A bobbin a bobbin…

Ahhh, the sewing machine, the sewing machine A girl’s best friend

If I didn’t having my sewing machine I’d a come to no good end

But a bobbin a bobbin and peddle a peddle

And wheel the wheel by day

So by night I feel so weary that I never get out to play

The first line of ‘The Sewing Machine Song as sung by Betty Hutton in the 40s movie ‘The Perils of Pauline’.

I have recently acquired a 1930s Singer treadle machine courtesy of eBay. It was quite a state when I got it, but after a thorough swabbing with WD40 and machine oil (sewing machine oil that is!) it’s looking pretty smart.

The Clean Machine

The leather drive belt was completely perished when I got it but all the spares are still available so a few more eBay sales and it’s all up and running!

But sewing in straight lines gets a little dull and, as a lover of free embroidery, I thought I’d give it a go.

If you’re a treadle machine owner – and I know from the number of YouTube videos that there’s a lot of you out there – below is a short run-through of how to set your machine up for embroidery.

Some people are even converting their electric Singers back to treadle. Why is another issue outside the scope of this post…

Free Embroidery on the Singer 201K Treadle Machine

First of all, you need to remove the straight stitch foot from the shank.

Straight Stitch Foot Removed

Then you need to release the drive belt from the wheel using the belt thrower.

Using the belt Thrower

Next you need to swing the machine body backwards exposing the underside – you will only be able to do this if the belt is completely free of the wheel.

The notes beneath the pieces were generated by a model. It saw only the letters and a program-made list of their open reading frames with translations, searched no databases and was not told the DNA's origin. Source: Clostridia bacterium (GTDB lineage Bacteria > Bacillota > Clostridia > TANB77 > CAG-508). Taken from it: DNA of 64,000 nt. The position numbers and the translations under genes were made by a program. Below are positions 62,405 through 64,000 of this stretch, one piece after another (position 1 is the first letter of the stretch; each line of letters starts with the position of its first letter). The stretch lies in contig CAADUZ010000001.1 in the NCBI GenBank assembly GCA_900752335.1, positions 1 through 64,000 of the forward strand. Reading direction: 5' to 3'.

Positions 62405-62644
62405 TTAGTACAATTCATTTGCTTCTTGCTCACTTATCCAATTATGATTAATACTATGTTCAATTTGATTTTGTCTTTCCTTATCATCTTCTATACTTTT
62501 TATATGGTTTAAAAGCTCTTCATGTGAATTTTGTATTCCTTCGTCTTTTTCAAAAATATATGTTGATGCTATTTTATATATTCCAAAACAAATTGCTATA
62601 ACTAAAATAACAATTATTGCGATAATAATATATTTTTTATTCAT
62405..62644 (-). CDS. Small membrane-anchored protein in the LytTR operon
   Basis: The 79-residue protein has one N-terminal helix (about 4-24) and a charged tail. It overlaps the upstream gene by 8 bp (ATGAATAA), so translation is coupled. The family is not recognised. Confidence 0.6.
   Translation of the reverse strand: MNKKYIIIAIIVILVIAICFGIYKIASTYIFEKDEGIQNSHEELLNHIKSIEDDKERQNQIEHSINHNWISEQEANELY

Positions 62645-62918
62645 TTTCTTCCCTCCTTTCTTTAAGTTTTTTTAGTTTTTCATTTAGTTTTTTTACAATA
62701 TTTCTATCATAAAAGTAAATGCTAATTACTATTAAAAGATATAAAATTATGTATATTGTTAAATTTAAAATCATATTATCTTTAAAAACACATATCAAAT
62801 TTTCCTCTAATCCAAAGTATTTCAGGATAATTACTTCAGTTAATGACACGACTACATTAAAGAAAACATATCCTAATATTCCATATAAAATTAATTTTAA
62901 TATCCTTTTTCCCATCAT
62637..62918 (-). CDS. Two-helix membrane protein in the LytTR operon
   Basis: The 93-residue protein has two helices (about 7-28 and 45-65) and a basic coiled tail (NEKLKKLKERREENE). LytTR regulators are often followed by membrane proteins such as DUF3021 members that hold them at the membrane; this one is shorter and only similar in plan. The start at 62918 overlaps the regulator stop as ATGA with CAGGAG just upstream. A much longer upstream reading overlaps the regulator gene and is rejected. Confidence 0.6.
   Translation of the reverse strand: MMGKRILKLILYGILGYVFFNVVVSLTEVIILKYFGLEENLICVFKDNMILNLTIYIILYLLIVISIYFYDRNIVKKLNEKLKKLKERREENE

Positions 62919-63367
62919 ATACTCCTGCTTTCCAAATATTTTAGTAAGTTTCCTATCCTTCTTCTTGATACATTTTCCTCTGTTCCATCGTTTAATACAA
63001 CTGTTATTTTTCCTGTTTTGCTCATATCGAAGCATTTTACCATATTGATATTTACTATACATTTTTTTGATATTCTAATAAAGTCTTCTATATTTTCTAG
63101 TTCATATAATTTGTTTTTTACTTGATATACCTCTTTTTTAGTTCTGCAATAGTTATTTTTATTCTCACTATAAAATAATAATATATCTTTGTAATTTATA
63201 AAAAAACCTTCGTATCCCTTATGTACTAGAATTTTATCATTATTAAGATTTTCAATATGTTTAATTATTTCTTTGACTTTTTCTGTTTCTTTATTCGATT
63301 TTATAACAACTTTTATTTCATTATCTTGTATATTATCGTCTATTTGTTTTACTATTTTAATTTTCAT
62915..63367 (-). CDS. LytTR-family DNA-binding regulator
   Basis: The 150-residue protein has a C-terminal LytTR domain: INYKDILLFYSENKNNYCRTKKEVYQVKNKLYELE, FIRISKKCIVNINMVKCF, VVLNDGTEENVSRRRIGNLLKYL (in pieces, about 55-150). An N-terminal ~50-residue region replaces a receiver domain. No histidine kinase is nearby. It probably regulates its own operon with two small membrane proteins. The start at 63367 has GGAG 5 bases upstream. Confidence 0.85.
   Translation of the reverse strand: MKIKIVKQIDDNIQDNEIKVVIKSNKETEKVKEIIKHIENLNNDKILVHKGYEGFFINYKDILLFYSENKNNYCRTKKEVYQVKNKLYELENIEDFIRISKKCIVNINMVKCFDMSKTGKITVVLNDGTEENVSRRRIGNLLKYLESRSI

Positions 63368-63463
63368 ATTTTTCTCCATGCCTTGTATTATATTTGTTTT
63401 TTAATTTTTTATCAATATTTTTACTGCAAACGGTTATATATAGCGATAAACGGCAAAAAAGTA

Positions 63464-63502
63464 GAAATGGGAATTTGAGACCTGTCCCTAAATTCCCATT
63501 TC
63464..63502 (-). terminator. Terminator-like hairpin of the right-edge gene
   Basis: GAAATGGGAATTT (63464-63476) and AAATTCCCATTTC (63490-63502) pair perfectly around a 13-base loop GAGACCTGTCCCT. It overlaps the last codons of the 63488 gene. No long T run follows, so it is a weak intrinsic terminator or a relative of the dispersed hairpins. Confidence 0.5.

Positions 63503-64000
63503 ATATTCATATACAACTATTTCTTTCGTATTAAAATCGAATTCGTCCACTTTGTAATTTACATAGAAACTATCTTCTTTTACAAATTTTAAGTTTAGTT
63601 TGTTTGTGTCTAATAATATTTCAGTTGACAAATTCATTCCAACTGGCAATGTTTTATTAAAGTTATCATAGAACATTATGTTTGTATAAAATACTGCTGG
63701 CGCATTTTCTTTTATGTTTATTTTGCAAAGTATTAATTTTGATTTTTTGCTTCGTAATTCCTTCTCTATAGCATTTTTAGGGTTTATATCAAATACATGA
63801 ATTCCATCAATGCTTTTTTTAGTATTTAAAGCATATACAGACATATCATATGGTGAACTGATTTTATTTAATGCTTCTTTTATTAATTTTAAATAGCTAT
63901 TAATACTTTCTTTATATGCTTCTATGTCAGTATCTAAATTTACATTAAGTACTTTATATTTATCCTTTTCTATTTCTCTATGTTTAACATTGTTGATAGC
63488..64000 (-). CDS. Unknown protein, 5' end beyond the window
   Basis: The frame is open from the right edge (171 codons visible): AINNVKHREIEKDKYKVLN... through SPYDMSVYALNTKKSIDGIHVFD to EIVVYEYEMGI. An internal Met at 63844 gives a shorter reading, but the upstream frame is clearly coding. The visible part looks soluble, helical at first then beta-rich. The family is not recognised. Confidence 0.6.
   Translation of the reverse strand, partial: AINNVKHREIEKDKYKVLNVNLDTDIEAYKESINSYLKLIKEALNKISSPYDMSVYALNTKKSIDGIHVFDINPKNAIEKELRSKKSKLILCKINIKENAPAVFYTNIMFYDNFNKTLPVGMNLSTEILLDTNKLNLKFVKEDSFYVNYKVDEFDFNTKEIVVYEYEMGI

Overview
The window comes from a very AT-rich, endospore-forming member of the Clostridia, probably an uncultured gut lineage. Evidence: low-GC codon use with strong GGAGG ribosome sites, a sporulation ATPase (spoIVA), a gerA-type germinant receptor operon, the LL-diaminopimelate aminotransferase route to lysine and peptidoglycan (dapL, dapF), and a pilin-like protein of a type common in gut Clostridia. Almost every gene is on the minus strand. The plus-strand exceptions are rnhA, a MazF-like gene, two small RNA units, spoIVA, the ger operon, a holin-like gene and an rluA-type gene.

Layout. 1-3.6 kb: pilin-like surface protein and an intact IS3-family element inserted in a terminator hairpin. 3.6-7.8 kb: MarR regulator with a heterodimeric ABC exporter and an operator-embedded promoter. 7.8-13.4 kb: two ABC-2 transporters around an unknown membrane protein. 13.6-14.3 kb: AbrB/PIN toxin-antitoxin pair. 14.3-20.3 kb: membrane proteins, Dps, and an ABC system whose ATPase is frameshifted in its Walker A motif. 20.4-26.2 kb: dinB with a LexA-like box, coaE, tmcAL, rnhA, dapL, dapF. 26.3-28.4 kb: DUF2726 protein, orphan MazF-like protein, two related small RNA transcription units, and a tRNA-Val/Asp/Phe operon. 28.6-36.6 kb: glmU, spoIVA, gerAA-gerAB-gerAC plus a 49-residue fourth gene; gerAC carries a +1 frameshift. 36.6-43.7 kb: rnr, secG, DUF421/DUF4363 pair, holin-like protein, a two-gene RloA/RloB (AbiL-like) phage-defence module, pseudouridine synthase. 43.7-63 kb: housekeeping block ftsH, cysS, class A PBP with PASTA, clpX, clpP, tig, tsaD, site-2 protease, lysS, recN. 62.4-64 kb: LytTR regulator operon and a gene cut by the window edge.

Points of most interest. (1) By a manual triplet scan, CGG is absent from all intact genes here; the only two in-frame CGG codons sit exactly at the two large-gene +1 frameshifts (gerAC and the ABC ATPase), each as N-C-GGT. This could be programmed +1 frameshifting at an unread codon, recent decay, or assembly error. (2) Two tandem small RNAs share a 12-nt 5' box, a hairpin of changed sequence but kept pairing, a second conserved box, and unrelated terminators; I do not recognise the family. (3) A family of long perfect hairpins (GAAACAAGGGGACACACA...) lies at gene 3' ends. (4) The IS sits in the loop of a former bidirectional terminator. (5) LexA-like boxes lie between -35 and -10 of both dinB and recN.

Belt Released from Wheel

Locate the Feed Dog Adjuster. You may need your instruction manual for this.

Feed Dogs in the Up Position

Loosen the knurled nut, pull it out as far as it will go, and press down on the little brass tab.

Feed Dogs in the Down Position

Now relocate the knurled nut in the new hole and tighten!

Lower the machine body back into the table and replace the belt on the wheel.

Now the instruction manual says that you can darn/embroider without a presser foot fitted but I (wimp that I am) have never been too keen on sewing with a bare needle even if it is only being driven by my own muscle power. As luck would have it, I had a standard fit embroidery foot for my Husqvarna machines and it fitted perfectly.

You can buy these feet online for about a tenner.

Standard Embroidery Foot Fitted

Thread up the machine as per the manual and bring the bobbin thread to the top.

Machine Threaded

Prepare some fabric by ironing it onto a piece of cotton batting and, if you’re feeling adventurous, fuse a shape onto it using fusible web.

Place it under the needle and bring the bobbin thread through to the top of the fabric.

Bobbin thread on Top of Fabric

It is very important, with treadle machines, to have your feet in the right position on the treadle.

Getting your Feet Right

If you have your feet positioned correctly, sewing is like using one of those step machines at the gym. If you have your feet in the wrong position i.e. side by side on the treadle, it is like being on a step machine while wearing deep sea divers boots…

Now you’re ready for the off.

Put your left hand on the left edge of the fabric – as far from the needle as possible – put the presser foot down and swing the balance wheel towards you – then pedal like mad. Make sure that the balance wheel is always turning towards you.

These old machines are annoying similar to their whizzy modern counterparts in that, if you forget to put the presser foot down, before starting to embroider, this is what you will get…

Birds Nest

Once you have untangled everything, try again…

Using a treadle machine is not as easy as the modern plug-in-and-zoom machines but it is strangely satisfying – when you get the hang of it!

Advertisements

Leave a Reply

Fill in your details below or click an icon to log in:

WordPress.com Logo

You are commenting using your WordPress.com account. Log Out / Change )

Twitter picture

You are commenting using your Twitter account. Log Out / Change )

Facebook photo

You are commenting using your Facebook account. Log Out / Change )

Google+ photo

You are commenting using your Google+ account. Log Out / Change )

Connecting to %s